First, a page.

A Rice Alliance for Mental Health Awareness survey distributed to Rice undergraduates and graduates showed 44.4 percent of respondents said they have lived or currently live with a mental illness and 57 percent of respondents agreed or strongly agreed that they felt comfortable talking about mental health on campus. Following the release of these results, RAMHA organized Rice’s first ever Mental Health Forum to raise awareness about mental health resources on campus and destigmatize discussion regarding mental illnesses.

A total of 338 students responded to the anonymous survey, including a disproportionate percentage of women, freshmen and graduate students. Co-President Cindy Hwang, a Sid Richardson College senior, said while the data is by no means representative of the student body, she was satisfied with the response rate, especially because mental health is such a difficult topic.

RAMHA organized the survey and forum in conjunction with the SA Wellbeing Committee, Rice’s Women’s Resource Center and the Rice Health Advisors.

“It was interesting to see this raw data from Rice because I don’t think it’s really been collected before,” Hwang said.

While most participants agreed with the statement “I feel mentally healthy,” 68 percent also felt at some point mental health had interfered with their daily life at Rice.

At the forum, which had about 100 attendees, students heard professors and staff from the Wellbeing Center speak on various topics regarding mental health from their respective fields, from sociology to psychiatry, and had the opportunity to initiate discussions on mental health with other students and the panelists themselves.

“This event allowed students to broaden their knowledge on mental health and encouraged students to talk themselves,” Hwang said.

Hwang said many student’s immediate response to mental health issues is to not do anything about it because these issues are so stigmatized, or because they feel they don’t need outside help and can manage it themselves.

Each panelist shared their own stories and perspectives on mental health and said it was important to become better mental health activists, especially in a stress-prone university environment.

Survey respondents’ average level of stress on a scale from 1 to 10 was 6.28. Students almost universally cited academics as a top source of stress, with other major sources including future aspirations and extracurriculars.

RAMHA Co-President Helen Wei, a Will Rice College junior, said although a certain amount of academic stress at an upper level institution is inevitable, there is a surprisingly large amount of students who cited stress as having impacted their daily life.

“One of the major differences we wanted to have people cognizant about is what is a healthy level of stress, and when does it get to be so much that you should seek help,” Wei said.

Approximately 81 percent of students who were found to have lived with or still live with a mental illness sought professional counseling. Depression and anxiety disorders were overwhelmingly perceived as the most common mental illnesses that students deal with at Rice.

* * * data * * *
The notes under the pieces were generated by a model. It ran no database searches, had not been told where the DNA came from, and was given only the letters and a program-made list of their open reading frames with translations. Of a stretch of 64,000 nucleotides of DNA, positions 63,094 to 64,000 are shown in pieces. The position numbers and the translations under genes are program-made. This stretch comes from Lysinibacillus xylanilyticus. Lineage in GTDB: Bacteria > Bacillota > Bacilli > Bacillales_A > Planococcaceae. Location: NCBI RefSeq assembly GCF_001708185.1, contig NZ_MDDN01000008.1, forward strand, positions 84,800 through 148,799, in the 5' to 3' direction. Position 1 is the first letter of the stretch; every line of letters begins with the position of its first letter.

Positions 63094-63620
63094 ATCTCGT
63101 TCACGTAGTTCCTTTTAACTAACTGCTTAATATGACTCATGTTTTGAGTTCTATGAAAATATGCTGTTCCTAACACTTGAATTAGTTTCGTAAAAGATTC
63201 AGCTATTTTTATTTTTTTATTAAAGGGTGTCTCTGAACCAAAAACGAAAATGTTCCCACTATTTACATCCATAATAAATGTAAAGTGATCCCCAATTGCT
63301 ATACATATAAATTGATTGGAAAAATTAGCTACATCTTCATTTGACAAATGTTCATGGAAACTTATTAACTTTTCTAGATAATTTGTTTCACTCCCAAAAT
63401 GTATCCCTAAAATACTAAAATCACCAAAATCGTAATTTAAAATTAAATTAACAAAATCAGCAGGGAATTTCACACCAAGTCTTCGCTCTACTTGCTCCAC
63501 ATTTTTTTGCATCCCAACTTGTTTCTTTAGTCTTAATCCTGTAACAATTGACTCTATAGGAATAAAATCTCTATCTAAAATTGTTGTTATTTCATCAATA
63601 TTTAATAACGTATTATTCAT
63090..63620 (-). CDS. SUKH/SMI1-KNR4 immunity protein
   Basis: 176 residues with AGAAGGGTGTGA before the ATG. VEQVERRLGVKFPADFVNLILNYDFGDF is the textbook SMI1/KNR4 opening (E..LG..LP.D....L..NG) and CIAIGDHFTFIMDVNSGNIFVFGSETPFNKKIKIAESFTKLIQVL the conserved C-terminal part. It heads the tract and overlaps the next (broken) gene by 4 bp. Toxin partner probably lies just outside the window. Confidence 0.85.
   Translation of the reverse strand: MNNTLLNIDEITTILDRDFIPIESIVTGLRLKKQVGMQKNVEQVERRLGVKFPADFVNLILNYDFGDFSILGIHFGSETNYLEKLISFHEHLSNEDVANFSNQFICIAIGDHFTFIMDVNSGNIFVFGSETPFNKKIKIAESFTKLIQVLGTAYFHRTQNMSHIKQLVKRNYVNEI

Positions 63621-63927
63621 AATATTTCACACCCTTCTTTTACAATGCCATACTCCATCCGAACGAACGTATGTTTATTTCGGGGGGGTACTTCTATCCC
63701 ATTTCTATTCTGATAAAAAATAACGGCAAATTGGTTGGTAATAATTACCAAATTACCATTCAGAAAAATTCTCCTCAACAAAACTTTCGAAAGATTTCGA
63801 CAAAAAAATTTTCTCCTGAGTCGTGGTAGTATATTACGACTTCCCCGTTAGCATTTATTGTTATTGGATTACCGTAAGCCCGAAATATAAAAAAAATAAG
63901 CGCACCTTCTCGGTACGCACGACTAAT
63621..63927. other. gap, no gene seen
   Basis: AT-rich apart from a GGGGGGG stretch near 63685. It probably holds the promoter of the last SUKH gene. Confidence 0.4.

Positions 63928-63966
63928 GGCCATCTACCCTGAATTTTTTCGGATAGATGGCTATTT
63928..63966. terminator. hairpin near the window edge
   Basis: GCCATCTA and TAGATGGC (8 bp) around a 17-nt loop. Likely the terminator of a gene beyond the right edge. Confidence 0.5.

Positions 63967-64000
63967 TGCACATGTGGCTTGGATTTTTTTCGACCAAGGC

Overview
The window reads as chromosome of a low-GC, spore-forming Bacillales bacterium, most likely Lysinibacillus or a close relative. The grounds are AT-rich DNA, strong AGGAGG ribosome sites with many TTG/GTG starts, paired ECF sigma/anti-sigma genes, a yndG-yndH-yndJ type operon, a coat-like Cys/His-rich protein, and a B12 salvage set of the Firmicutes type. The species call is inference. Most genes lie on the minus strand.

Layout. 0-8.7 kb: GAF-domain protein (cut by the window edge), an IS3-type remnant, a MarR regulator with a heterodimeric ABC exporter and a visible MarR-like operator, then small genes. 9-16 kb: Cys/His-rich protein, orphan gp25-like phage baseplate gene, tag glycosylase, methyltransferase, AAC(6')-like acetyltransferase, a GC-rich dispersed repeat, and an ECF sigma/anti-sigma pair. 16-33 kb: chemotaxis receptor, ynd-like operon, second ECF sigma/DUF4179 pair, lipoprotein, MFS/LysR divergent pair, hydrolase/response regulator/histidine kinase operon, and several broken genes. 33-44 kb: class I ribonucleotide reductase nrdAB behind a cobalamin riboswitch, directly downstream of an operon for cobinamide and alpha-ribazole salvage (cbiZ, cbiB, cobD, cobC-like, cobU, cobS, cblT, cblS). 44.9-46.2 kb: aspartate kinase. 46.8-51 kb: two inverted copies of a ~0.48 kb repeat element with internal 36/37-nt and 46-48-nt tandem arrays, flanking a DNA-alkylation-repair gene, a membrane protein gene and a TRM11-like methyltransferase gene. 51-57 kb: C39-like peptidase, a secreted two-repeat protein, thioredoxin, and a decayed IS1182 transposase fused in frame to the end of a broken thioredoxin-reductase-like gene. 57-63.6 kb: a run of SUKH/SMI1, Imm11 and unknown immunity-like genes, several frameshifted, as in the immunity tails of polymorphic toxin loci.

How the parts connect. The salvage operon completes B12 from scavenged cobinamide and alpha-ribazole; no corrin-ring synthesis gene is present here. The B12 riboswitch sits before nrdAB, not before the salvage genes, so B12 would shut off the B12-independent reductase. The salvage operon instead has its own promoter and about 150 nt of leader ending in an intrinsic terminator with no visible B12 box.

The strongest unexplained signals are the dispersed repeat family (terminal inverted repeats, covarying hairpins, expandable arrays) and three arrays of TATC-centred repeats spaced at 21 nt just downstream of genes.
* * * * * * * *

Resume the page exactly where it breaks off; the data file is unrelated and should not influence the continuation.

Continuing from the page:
According to Tony Brown, a sociology professor, community-based psychiatric epidemiologic studies suggest about half of people experience a clinical disorder at some point in their lifetime.

“Yet, only half of persons with diagnosable disorders will ever get professional treatment,” Brown said. “I hope that, one day, taking care of one’s psychological well being becomes as routine as brushing one’s teeth.”

Laura Vargas, a Sid Richardson College freshman, said the open discussion at the forum may help students feel more comfortable talking about issues regarding mental health in the future.

“Hearing the personal experiences of the professors and the personal times when they’ve been down and reached out to someone else made me realize that even these successful adults have dealt with mental health issues,” Vargas said.

The survey found perceptions of campus atmosphere surrounding mental health and on campus resource accessibility varied depending on the respondent’s own mental health. 48.7 percent of people living with mental illness were comfortable discussing mental health, compared to the 64.4 percent of people without.

With regards to campus resources, 35.3 percent of people living with mental illness thought that mental health resources on campus suited their needs, compared to the 48.9 percent of people without.

Agnes Ho, Director of the Rice Student Wellbeing Office, said she hoped conversations from the forum continue in the future.

“Participating in the forum was an opportunity to hear directly from students and work together to address their needs,” Ho said. “We hope that the forum can become an ongoing dialogue on campus and we support students and student organizations that continue this effort to build positive connections in our community.”

Hwang said the data was decent for an informal student-organized survey, but implementing an official survey required for all Rice students would provide much more accurate and representative data of the numbers of students living with mental illnesses.

“It’s important to have those numbers because they can help the campus and administrators decide what resources are actually needed and what people are looking for, and be able to cater towards that more specifically,” Hwang said.

For more information about the services provided by the Wellbeing and Counseling Center, please visit the Gibbs Wellness Center, or their website, wellbeingandcounseling.rice.edu, or call 713-348-3311.

This article was edited to add graduate students to the first sentence.